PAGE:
THAT WAS A CLOSE ONE
Al Gore was "surprised," says one aide, when the former vice president was contacted by media outlets for a comment on the final report filed by the Office of the Independent Counsel's Robert Ray in the Monica Lewinsky investigation.
"When he first heard the questions he thought there was another investigation opening up and he just rolled his eyes. Like maybe Clinton had done something else," says the adviser. "Then he seemed to realize it was the same old stuff and just brushed it off."
Always good to see Al prepared to expect the worst -- he is crisis ready.
TOM vs. DICK
In a morning conference call yesterday Senate Democrats debated whether to support the revised economic stimulus package the Joint House/Senate Tax Committee had approved, and which House Democrats said they would now support. "The package is basically to renew unemployment benefits that are due to expire," says a Democratic staffer for a western senator. "Senator Daschle seemed to believe it might be a good thing to let the benefits expire, and then blame the Bush administration for cutting off the funds to people who lost their jobs after 9/11. It was all in the context of what could we do politically to hurt Bush."
It wasn't just majority leader Tom Daschle. Other senators taking part in the meeting openly discussed the long-term political advantages of killing the tax legislation in the Senate, with the hope that any short-term damage could be spun onto the Republicans.
In its original form, the Bush stimulus package included corporate alternative minimum tax cuts, a new timeline that would have sped up tax cuts from last year's $1.3 trillion tax cut. Those measures are no longer part of the negotiated package. Instead, the administration and House Republicans put together a $42 billion deal that extends unemployment benefits, lets businesses write off purchases of computers and other equipment faster, and provides economic aid for New York.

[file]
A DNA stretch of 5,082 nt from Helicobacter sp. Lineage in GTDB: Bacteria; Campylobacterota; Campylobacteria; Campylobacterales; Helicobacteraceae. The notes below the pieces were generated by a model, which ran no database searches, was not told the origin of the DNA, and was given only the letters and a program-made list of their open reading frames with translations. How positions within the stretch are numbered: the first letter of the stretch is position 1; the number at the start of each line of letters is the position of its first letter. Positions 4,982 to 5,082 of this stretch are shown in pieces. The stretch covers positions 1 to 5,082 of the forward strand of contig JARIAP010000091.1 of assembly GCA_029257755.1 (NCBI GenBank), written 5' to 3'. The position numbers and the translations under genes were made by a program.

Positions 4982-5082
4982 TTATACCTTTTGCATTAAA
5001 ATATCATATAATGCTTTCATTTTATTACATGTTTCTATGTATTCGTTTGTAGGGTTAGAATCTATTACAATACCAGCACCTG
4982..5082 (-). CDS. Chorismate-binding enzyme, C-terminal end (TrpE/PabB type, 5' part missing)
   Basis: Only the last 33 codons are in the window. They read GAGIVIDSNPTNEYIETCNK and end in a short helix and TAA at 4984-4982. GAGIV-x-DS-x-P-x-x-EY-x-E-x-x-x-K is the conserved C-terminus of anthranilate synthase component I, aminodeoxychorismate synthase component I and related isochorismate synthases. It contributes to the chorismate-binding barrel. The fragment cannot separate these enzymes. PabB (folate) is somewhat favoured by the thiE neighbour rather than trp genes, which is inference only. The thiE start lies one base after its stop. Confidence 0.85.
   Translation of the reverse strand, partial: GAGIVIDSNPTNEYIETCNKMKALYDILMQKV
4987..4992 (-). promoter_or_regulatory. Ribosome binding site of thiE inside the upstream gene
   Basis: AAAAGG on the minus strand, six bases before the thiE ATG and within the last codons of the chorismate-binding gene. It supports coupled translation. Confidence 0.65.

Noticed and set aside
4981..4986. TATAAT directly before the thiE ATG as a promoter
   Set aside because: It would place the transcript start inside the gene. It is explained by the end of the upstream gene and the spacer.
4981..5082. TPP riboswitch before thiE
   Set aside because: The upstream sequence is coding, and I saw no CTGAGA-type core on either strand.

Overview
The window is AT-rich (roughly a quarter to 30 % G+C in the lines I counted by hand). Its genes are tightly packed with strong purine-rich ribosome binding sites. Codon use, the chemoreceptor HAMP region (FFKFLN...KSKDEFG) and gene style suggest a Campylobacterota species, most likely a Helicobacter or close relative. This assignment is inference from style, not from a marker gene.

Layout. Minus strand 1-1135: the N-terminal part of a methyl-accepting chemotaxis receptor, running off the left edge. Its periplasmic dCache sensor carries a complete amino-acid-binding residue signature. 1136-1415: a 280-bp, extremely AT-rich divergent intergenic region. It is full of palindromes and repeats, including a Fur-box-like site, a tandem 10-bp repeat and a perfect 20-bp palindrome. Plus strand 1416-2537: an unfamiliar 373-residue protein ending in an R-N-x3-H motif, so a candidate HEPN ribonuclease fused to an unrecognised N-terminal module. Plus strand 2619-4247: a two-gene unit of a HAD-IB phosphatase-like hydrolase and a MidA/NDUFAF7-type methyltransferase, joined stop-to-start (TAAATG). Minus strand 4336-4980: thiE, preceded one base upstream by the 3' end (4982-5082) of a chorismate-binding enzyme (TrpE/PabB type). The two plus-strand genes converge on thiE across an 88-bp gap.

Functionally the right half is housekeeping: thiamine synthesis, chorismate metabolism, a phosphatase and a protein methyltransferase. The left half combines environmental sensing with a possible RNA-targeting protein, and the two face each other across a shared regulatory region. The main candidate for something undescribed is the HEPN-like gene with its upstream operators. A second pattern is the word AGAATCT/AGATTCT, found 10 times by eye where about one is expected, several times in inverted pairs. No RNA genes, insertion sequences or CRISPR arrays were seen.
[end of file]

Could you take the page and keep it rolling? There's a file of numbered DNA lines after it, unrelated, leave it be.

In the end, though, Daschle was forced to go public and support the legislation, in part, because House Democrats had already announced their general support for the measure. "[Minority Leader]Dick Gephardt took the initiative before talking to the Senate," says a House Democratic leadership staffer. "I think you'll be seeing Gephardt do a lot of that. "
That's because both Gephardt and Daschle are both looking to seek the Democratic presidential nomination. "What might be good for the party or might be good for Daschle might not be good for Gephardt," says the Senate Democratic staffer. "They are going to be jockeying each other for the next 18 months."
ANTI-ENRON RUNNER AND GUNNER
Concerned that Rep. Jesse Jackson, Jr. is positioning himself for a Senate run against him in 2004, Republican Illinois Sen. Peter Fitzgerald has decided to move left in order to discourage any such move. Fitzgerald, it will be recalled, spent $7 million of his own money to upset Carol Moseley-Braun in 1998. Labeled a conservative, Fitzgerald hasn't been as dependable for conservatives as one might think and, according to a staff member, Fitzgerald is concerned the conservative label will hurt his coming re-election bid. "That's why you see him laying into the Enron people the way he does," says the staffer, who didn't add that Fitzgerald is one of the few Republicans openly opposed to new oil drilling in Alaska. "He's looking to break from the conservative label and make his own way. He's really concerned about Jesse, Jr."
Fitzgerald's seat would be a natural target for Jackson, who's been talking up a run for the Senate and perhaps the White House further down the road. Illinois's other senator, Democrat Dick Durbin, is running for a second term this year. "Senator Fitzgerald has two years to re-create himself and ensure re-election," says the staffer. "That means running to the left on just about everything but budget stuff. He'll tick off Lott and other Republicans, but it's just something he has to do."
KATHERINE THE GREATEST
Florida Secretary of State Katherine Harris is fundraising all over the country for her upcoming House run, and, no surprise, she'll be in Washington later this month for a fundraiser that the Harris campaign hopes will net more than $100,000. Those funds most likely will never have spent on Harris's own well-funded election bid. Instead, they will be spread around Florida and the country to other candidates in greater need.
Already, there is talk in California of Harris and gubernatorial candidate Bill Simon, Jr. holding a joint fundraiser in the conservative-rich San Diego area.
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